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His triumph there shows that the poorest and least powerful of men - a convict with not even a friend to visit him in prison - can take his cause to the highest court in the land and bring about a fundamental change in the law.
But of course Gideon was not really alone. There were working for him forces in law and society larger than he could understand. His case was part of a current of history, and it will be read in that light by thousands of persons who will know no more about Clarence Earl Gideon than that he stood up in a Florida court and said: “The United States Supreme Court says I am entitled to be represented by counsel.”
In short, Lewis’ journalism inspired people. His thirty-two years of twice-weekly columns gently distilled the welter of half-truths that has always been political debate into clear choices. His legal coverage told readers why one court decision - as compared to others - mattered to society. His journalism clarified.
“To my taste, Tony Lewis leaves the high-water mark in consequential newspaper work in our time,” Boston journalist and radio host Chris Lydon wrote this week. “Before snark and life-style and propaganda and the I-I-I voice in political columns came to seem standard.”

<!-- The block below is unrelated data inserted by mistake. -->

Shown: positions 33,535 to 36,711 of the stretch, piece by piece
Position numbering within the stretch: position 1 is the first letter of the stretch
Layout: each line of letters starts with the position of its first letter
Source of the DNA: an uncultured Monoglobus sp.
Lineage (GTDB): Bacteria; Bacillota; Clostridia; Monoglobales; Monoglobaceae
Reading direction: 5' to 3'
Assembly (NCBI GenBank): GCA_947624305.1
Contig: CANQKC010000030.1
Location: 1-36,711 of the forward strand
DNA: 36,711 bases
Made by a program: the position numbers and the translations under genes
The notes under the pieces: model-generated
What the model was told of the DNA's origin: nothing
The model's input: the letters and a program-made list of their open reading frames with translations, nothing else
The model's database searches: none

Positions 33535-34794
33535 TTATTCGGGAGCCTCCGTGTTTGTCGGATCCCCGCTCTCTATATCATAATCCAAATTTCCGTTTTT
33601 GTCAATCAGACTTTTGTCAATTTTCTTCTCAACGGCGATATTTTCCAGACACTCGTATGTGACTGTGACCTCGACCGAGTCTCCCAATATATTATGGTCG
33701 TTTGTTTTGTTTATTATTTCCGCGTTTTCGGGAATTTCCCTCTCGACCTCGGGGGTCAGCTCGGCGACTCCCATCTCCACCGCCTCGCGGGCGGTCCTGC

Today, inspiring journalism clearly exists, but it is increasingly threatened by the high speed and volume that the economics of online journalism demand. A recently released Pew Charitable Trust report on the state of the news media in 2013 contained an alarming finding. The long-awaited surge in digital revenues for news organizations appears unlikely to materialize, particularly for newspapers. Since 2003, total newspaper print ad revenues have fallen from $45 billion to $19 billion. At the same time, online ads grew from $1.2 to $3.3 billion.
“Stop and think about that,” Derek Thompson wrote in The Atlantic. “The total ten-year increase in digital advertising isn’t even enough to overcome the average single-year decline in print ads since 2003. Ugh.”
Given the comparatively small amount of revenue being produced by news websites, there is a danger of them becoming digital sweatshops. Young journalists will be expected to simultaneously write their own pieces, edit others’ work, make complex news judgments and update web pages. A handful of slots will exist for well-paid older journalists, but media executives struggling to make ends meet will cherish youth for a simple reason: low cost per post.